“He hates these cans. Stay away from the cans.”

    The Jerk holds up well in the modern day, particularly in its exploration of how very rich people can and often will do very stupid things with their money. Navin’s ludicrous spending once he hits it rich is really no different than, say, a real life asshole like Martin Shkreli (who famously dropped two million dollars on a Wu-Tang Clan album), he’s just more likeable when he does it because he’s not really smart enough to know better. That’s a big part of where the film’s charm comes from – Navin might not be very bright, but he’s not a mean person. He’s simply dim, really having no idea of how to properly look after himself once he leaves home, let alone once he finds fortune and fame. Martin, who is a genius when it comes to playing dimwitted characters, ensures that even as we laugh at Navin, we never dislike him. He grins his way through most of the movie quite amiably, so that when they money finally does get the better of him, well, even if we saw it coming we still can’t hate the guy.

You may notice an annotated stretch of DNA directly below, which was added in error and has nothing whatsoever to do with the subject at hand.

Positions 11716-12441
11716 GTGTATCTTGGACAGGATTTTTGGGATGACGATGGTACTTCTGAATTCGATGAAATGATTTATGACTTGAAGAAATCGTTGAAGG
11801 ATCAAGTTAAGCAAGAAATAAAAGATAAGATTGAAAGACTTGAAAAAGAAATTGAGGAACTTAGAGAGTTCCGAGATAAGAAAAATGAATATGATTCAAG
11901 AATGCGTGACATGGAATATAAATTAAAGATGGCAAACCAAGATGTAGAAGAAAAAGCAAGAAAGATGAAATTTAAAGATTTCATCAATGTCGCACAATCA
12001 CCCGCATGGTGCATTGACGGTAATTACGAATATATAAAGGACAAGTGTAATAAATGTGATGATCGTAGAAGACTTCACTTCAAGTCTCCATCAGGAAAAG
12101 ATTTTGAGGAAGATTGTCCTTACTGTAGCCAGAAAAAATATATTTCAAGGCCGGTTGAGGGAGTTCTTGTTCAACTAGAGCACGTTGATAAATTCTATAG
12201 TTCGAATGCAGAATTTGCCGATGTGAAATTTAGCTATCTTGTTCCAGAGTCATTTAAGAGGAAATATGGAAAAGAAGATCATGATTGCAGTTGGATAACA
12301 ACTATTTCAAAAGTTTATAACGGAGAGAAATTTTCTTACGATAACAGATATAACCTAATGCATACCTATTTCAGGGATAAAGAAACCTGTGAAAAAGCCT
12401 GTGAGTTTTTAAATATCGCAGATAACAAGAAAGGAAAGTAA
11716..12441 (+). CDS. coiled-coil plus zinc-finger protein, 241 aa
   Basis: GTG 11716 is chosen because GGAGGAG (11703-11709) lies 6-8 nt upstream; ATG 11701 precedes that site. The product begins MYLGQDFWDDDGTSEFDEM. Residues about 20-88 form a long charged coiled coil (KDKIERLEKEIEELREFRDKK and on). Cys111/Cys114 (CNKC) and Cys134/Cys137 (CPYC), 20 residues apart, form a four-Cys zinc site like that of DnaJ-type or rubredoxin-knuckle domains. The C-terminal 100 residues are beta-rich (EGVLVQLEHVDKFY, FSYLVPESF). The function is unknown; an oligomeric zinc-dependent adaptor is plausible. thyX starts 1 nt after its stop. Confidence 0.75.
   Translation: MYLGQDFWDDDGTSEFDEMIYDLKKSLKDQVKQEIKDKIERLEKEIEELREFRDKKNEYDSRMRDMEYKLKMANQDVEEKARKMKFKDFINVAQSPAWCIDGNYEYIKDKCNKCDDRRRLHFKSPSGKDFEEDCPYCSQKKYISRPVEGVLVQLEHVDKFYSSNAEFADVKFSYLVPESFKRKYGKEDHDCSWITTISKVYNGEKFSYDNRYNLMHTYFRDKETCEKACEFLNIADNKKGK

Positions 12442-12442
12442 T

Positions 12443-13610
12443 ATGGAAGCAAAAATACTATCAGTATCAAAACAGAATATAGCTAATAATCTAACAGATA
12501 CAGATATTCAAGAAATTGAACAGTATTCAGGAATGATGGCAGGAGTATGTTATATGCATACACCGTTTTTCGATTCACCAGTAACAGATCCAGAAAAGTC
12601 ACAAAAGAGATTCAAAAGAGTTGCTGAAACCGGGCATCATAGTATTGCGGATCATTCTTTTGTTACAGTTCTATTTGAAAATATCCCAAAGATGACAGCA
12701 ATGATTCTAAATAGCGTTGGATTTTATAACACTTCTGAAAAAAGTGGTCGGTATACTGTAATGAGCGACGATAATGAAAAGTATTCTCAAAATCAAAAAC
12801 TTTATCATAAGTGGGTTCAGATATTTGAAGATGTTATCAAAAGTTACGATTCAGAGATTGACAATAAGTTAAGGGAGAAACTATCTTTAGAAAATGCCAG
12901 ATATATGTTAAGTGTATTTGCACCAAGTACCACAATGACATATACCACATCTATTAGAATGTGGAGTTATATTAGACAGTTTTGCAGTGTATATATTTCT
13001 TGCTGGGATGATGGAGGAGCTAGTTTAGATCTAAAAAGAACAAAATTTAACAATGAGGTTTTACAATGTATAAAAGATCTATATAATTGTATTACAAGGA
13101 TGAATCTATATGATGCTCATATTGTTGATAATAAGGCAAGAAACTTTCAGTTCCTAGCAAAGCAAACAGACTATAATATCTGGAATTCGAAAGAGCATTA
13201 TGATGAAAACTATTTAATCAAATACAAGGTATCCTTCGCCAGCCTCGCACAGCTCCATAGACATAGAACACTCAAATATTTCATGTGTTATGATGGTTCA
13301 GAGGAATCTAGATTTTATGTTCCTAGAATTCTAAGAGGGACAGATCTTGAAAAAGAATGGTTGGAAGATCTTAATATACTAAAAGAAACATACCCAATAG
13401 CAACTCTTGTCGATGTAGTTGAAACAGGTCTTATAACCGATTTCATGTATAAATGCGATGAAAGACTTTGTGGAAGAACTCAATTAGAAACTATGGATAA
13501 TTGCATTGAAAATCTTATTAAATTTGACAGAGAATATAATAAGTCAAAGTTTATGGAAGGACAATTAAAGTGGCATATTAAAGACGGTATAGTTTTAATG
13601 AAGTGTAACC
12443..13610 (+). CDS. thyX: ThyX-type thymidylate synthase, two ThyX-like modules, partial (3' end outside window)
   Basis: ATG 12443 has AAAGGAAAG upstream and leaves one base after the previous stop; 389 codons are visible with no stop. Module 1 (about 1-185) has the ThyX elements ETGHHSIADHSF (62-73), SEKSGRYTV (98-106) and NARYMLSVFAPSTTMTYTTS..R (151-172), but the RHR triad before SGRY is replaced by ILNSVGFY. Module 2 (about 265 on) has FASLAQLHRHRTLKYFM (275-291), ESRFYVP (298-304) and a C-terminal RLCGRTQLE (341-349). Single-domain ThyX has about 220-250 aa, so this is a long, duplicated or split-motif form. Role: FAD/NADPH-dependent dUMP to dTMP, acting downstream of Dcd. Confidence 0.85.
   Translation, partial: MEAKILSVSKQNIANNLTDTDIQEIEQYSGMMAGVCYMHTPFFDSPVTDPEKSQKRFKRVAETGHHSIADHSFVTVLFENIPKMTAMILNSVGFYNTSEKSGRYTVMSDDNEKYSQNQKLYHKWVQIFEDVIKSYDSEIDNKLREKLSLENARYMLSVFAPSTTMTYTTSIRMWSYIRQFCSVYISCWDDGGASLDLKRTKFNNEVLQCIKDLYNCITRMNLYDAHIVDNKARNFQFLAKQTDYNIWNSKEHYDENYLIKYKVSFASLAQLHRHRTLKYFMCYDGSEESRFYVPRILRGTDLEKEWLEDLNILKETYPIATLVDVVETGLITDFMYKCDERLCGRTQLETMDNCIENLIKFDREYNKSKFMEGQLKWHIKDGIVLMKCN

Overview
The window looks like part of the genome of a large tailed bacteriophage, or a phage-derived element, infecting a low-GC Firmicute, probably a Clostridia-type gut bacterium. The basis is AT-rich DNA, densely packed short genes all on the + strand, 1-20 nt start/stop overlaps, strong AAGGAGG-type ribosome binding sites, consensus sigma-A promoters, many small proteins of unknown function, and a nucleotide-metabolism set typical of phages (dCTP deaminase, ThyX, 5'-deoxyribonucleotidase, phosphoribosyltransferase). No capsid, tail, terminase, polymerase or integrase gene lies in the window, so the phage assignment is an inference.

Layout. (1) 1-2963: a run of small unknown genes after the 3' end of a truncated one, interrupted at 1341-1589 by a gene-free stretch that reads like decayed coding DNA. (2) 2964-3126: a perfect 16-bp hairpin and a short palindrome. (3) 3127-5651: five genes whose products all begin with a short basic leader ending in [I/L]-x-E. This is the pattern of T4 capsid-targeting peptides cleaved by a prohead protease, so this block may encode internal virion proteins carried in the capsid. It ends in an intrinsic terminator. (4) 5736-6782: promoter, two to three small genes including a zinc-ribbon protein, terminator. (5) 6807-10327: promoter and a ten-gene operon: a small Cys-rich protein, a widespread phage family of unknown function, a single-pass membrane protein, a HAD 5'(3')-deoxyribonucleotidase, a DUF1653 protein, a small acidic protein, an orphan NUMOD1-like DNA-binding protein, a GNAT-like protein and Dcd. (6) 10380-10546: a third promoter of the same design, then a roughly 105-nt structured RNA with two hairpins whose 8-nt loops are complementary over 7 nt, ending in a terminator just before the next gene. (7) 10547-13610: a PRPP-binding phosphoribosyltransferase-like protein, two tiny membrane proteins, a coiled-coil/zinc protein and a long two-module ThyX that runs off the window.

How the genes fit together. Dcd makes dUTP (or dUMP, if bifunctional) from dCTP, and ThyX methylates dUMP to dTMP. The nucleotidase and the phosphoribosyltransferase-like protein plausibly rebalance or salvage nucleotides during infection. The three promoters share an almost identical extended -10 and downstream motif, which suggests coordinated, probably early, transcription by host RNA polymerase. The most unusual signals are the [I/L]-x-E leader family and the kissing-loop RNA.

“First, I get my name in the phone book and now I'm on your ass. You know, I'll bet more people see that than the phone book.”

    As a showcase for Martin’s abilities as a comic, The Jerk is really strong. Right from the early parts of the film, where he dances like a complete fool with his family, he’s just funny to watch. As Navin sets out in the world, we see him match wits with a carload of gangsters, avoid an assassin’s bullet, enjoy his first lovemaking session (it’s here that he finds his ‘special purpose!’), chase a kid down on a small railroad – it’s all goofy, silly and often frequently very stupid stuff, and so too is it genuinely hilarious. He and Bernadette Peters have great chemistry in the film (he wrote the part with her in mind), their romance is just flat out cute without ever getting too sugary. Caitlin Adams steals a couple of scenes as the ‘genuinely dirty person’ and Jackie Mason, playing to type, is also very funny here.

    “I don't care about losing all the money. It's losing all the stuff.”